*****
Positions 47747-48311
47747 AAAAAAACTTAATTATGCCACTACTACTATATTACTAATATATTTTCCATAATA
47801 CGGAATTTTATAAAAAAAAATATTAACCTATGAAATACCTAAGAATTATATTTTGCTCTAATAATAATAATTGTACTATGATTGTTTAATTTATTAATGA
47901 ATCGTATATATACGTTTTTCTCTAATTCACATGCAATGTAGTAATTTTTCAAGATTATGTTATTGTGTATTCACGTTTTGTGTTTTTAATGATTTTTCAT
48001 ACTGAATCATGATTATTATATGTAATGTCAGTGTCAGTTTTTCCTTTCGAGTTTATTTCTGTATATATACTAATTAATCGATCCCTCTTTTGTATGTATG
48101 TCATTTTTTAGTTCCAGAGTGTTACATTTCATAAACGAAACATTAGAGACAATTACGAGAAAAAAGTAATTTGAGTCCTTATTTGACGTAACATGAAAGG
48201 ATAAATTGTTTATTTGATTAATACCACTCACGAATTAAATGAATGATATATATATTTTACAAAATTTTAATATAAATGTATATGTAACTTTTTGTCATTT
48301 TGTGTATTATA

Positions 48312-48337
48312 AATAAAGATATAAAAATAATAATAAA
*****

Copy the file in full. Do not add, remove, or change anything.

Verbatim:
Positions 47747-48311
47747 AAAAAAACTTAATTATGCCACTACTACTATATTACTAATATATTTTCCATAATA
47801 CGGAATTTTATAAAAAAAAATATTAACCTATGAAATACCTAAGAATTATATTTTGCTCTAATAATAATAATTGTACTATGATTGTTTAATTTATTAATGA
47901 ATCGTATATATACGTTTTTCTCTAATTCACATGCAATGTAGTAATTTTTCAAGATTATGTTATTGTGTATTCACGTTTTGTGTTTTTAATGATTTTTCAT
48001 ACTGAATCATGATTATTATATGTAATGTCAGTGTCAGTTTTTCCTTTCGAGTTTATTTCTGTATATATACTAATTAATCGATCCCTCTTTTGTATGTATG
48101 TCATTTTTTAGTTCCAGAGTGTTACATTTCATAAACGAAACATTAGAGACAATTACGAGAAAAAAGTAATTTGAGTCCTTATTTGACGTAACATGAAAGG
48201 ATAAATTGTTTATTTGATTAATACCACTCACGAATTAAATGAATGATATATATATTTTACAAAATTTTAATATAAATGTATATGTAACTTTTTGTCATTT
48301 TGTGTATTATA

Positions 48312-48337
48312 AATAAAGATATAAAAATAATAATAAA